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By (February 1, 2009) ()

I earned my undergraduate degree in Graphic Design. And let me tell you, it’s not all about making things pretty. In fact, it has a lot to do with those ‘subtle messages’ that we all read about this week. Living in New York City, we are bombarded with experiences that try to persuade us into buying things we probably don’t really need. Advertising is ugly – that’s why I became a programmer instead. Stick it to the man!

However, this post is not about the experience of corporate persuasion being burned into our retinas or hammered into our eardrums.  After all, we witness this everyday. We experience it on the subway, in movies, music, window displays, etc. How about Times Square? Here, neon lights compete like corporate beggars.

Instead, I’d like to talk about a project that I began working on this week.  The idea spawned after struggling to decode the syllabi of five distinct courses.  It takes me a long time to figure out what each class is asking me to do for the week. In fact, I hear this a lot. At the same time, I have been working to finish my own syllabi (I teach two new media courses at The College of New Jersey).  I came to the conclusion that everyone creates a syllabus differently and in most cases they are not well designed. The principals described in Lockton’s article could attest to this.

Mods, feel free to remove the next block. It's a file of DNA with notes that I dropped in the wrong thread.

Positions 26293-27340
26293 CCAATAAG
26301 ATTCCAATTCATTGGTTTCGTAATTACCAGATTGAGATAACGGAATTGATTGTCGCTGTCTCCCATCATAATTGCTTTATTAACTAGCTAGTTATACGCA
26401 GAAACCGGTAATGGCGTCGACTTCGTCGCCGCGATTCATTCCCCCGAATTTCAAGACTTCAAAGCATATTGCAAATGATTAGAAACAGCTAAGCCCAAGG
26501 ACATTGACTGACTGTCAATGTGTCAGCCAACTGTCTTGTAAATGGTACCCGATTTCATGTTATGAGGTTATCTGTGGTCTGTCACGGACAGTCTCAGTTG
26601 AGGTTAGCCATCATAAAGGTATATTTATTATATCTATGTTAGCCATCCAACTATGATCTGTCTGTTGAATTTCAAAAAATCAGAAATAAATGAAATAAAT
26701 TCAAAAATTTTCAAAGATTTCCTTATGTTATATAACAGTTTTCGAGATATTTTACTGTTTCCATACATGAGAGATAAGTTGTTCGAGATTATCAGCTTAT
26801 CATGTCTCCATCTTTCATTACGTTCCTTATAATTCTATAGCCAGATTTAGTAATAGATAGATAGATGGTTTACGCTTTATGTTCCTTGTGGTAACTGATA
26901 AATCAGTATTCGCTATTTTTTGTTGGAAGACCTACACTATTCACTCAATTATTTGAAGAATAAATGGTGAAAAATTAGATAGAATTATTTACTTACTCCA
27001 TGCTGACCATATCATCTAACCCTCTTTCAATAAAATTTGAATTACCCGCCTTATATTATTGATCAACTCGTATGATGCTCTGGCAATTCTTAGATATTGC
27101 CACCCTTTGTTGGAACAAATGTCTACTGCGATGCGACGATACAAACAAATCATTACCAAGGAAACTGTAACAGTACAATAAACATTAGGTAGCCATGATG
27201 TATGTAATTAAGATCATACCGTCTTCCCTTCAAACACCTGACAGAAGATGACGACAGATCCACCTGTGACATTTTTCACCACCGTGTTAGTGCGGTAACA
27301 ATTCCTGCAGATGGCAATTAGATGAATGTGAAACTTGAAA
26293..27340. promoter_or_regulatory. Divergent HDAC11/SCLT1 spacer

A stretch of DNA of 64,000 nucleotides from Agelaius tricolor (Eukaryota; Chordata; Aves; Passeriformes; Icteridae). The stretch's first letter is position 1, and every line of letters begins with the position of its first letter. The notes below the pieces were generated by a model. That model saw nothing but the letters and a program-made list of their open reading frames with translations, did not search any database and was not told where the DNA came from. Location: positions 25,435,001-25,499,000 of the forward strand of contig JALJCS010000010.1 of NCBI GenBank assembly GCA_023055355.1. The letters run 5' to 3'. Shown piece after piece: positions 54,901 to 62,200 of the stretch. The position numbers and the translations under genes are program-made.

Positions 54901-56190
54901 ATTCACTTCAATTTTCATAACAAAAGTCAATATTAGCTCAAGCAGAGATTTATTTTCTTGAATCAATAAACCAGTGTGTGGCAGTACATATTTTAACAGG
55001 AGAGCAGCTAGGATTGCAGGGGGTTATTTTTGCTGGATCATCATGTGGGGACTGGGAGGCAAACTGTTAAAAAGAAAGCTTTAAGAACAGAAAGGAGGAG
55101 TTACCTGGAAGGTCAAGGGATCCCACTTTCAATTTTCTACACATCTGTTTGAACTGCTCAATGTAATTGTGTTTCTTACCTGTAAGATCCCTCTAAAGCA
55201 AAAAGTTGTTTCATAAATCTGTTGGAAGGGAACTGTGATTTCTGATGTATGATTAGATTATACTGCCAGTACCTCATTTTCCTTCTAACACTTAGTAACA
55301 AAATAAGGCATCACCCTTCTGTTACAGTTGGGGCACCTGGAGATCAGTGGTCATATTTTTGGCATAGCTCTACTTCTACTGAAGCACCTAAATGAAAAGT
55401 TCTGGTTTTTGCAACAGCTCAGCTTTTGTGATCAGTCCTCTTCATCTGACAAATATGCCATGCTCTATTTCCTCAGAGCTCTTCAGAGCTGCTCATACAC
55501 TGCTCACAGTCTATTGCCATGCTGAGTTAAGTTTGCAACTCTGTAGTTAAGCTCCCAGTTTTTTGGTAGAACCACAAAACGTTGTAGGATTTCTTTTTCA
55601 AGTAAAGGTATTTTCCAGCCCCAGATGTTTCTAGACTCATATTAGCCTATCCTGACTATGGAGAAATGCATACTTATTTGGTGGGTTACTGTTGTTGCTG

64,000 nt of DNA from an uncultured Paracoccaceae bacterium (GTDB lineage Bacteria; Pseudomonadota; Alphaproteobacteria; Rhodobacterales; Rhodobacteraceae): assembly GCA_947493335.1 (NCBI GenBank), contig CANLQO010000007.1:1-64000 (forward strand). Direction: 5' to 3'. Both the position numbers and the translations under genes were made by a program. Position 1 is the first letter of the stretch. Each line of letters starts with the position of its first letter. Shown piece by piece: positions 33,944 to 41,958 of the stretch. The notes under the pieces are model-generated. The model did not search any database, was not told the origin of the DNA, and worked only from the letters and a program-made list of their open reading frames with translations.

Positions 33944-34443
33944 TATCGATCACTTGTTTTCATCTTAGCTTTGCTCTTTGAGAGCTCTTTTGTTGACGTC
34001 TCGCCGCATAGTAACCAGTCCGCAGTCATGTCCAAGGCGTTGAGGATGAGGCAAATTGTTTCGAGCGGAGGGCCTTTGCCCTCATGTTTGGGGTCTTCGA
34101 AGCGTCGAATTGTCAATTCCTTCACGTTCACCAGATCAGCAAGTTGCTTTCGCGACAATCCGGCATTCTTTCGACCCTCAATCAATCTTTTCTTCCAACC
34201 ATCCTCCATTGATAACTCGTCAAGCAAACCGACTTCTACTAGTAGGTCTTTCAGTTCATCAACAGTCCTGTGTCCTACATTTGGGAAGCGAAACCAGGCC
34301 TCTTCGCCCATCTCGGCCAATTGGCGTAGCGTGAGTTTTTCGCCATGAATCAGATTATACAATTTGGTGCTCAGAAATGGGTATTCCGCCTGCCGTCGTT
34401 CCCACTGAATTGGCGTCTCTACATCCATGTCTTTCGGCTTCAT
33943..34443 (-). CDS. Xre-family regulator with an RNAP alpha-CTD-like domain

So behold! I’m creating a streamlined ‘syllabus creator’. It’s a web-based tool that generates a course calendar with embedded materials. It will also support comments, wiki functionality, dynamic page creation and two display modes. While not attractive (at all, really), persuasion came in the form of need.  My hope is that when it is finished, it will be useful to other instructors as well. And if I decide to market it, I promise that it won’t be referenced in the next blockbuster film.


February 1, 2009


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